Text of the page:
What's happening dudes? So I've had a long time between blogs again, apologies! My training has been terrible for the last two months; I had my knee surgery (3 weeks out) then it was the quieter xmas/ny period and I also had a cold so barely trained, then as soon as I got back to full training I had an infection in an ingrowing hair... nightmare. It's over with now though, so all good.
I stayed off blogging during this time because I get really frustrated easily when I can't train properly (ask my wife, haha). As it's my job I have to teach no matter what, but just teaching isn't enough to replace the desire to roll, and can make things worse. So I avoided writing about jiu-jitsu as it would have only increased the frustration at having been off proper training for so long... 3 weeks off after surgery I could just about cope with (as I knew it was coming up ahead of time) but almost 2 months is unbearable.
Tough times are really what jiu-jitsu is all about though, if it's not tough something isn't right. If you leave training feeling fresh then you probably haven't improved much; you either haven't done enough training, you haven't rolled with the right people, you haven't put yourself in bad positions during sparring... or maybe all three. You always have to try to push yourself, both physically and mentally, every session. If you always pick sparring partners who you know you can dominate you'll gain nothing, if you sit out rounds you're limiting your growth, if it's the last round and you're tired, your grip is dead and the only partner left is a higher belt the last thing you should do is not roll.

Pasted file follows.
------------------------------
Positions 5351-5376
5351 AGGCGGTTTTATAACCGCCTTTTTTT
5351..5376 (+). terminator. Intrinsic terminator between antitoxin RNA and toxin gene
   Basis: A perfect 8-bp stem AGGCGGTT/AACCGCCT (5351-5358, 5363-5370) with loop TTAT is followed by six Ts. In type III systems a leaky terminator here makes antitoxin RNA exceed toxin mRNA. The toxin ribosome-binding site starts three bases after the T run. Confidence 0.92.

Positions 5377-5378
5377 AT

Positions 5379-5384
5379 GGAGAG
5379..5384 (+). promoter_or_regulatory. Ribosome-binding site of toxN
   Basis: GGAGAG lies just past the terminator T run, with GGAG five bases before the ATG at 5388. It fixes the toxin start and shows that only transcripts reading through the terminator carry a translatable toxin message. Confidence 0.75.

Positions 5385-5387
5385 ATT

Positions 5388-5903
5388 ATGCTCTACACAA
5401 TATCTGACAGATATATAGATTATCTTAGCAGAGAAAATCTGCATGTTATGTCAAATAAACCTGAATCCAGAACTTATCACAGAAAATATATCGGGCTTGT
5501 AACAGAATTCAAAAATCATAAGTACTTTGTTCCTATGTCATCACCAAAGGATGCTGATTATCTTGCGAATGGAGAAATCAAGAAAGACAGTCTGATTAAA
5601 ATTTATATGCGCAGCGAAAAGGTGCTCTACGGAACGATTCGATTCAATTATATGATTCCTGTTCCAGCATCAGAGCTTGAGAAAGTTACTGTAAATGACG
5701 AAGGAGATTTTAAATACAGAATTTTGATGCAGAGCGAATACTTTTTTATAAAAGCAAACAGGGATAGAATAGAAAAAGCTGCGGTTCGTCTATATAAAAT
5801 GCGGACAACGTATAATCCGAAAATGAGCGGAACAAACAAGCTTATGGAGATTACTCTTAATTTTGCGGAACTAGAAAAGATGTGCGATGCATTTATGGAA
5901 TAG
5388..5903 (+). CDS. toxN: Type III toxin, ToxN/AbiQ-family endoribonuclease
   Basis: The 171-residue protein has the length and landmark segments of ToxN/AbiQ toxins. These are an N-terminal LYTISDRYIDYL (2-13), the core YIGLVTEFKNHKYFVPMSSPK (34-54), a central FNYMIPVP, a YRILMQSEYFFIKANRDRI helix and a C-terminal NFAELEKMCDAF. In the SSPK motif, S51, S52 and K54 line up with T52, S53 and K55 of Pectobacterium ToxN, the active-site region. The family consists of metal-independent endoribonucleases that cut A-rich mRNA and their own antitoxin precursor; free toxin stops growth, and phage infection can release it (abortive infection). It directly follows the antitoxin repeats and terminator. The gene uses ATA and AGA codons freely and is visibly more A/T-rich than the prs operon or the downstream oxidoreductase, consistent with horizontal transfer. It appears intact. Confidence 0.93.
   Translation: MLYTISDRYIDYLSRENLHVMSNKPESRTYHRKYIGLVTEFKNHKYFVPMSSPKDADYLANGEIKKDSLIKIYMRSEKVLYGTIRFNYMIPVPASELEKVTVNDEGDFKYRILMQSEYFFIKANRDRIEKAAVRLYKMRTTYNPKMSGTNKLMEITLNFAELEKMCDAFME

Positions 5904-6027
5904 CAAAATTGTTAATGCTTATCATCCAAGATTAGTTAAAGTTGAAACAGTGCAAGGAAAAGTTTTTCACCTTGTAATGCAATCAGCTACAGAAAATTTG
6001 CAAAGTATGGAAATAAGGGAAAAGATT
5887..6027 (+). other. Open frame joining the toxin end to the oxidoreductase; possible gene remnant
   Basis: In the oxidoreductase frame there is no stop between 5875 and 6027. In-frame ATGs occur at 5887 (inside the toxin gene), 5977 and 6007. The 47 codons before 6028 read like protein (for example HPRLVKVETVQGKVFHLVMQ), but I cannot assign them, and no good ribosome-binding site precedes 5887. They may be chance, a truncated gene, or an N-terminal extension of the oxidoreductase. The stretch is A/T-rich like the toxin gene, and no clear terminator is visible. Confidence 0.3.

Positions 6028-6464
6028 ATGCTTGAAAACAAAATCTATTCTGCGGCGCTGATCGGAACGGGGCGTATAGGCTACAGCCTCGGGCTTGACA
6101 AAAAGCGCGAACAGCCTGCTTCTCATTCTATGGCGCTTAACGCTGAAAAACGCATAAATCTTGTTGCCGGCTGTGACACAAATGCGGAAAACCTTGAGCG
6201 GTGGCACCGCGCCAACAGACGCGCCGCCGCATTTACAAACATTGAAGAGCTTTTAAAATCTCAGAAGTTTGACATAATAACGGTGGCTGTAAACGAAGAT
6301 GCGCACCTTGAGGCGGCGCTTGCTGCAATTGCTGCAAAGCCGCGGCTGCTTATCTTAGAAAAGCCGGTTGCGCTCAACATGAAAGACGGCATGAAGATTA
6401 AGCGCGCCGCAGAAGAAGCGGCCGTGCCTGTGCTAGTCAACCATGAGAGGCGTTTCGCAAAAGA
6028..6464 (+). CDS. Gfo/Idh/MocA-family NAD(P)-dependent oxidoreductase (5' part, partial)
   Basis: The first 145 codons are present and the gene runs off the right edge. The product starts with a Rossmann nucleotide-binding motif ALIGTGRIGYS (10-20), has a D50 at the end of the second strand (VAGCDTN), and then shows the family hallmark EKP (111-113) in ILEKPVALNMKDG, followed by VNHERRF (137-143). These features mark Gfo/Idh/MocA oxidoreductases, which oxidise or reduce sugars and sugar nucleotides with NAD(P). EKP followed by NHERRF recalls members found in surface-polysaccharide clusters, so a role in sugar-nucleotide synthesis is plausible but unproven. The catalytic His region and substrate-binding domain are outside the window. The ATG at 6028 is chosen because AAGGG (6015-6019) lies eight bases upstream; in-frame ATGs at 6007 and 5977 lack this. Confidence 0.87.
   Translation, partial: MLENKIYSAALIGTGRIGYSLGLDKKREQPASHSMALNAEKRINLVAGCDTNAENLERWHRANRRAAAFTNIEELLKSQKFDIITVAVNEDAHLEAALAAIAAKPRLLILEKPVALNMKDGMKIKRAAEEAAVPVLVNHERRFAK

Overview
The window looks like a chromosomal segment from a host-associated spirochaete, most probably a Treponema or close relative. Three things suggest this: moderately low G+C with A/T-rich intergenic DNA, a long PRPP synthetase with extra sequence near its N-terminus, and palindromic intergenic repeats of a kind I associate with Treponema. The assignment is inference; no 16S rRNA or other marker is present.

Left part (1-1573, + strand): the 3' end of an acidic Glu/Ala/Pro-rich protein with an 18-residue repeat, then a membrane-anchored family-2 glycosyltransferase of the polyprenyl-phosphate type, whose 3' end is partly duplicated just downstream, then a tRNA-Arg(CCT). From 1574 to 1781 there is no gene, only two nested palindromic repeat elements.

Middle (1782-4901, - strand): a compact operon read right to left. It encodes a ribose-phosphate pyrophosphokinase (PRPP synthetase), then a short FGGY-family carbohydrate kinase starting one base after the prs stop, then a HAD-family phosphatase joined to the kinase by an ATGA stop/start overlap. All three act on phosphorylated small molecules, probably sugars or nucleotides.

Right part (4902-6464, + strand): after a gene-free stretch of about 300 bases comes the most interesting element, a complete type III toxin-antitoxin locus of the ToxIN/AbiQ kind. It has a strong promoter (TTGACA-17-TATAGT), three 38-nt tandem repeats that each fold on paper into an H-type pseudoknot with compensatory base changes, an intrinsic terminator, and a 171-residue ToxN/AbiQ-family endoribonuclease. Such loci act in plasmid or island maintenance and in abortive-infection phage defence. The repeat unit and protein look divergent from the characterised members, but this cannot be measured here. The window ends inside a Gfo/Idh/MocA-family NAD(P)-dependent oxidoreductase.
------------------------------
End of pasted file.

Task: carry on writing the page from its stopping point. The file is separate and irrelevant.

Competition is probably the toughest part of jiu-jitsu, because everything is magnified. If you tap you do it in front of potentially hundreds of people. When you lose you don't just restart and try again or move on to the next opponent, you go home. You might have trained specifically for the comp for weeks or months, dieted to make weight, driven hundreds of miles or more to the competition... and you face the prospect of losing in 10 or 20 seconds. It's a tough thing to do, so why do it? Because it's tough! It makes you stronger mentally, dealing with the nerves in the build up, having to face unknown opponents, dealing with the losses and disappointments.
Overcoming adversity will only improve your jiu-jitsu, and in life in general will make you a much stronger person. So the next time you feel like taking the easy option in something, take a moment to reconsider and think about which choice will really be the best in the long term.
Back to more regular blogs now, so check back soon :)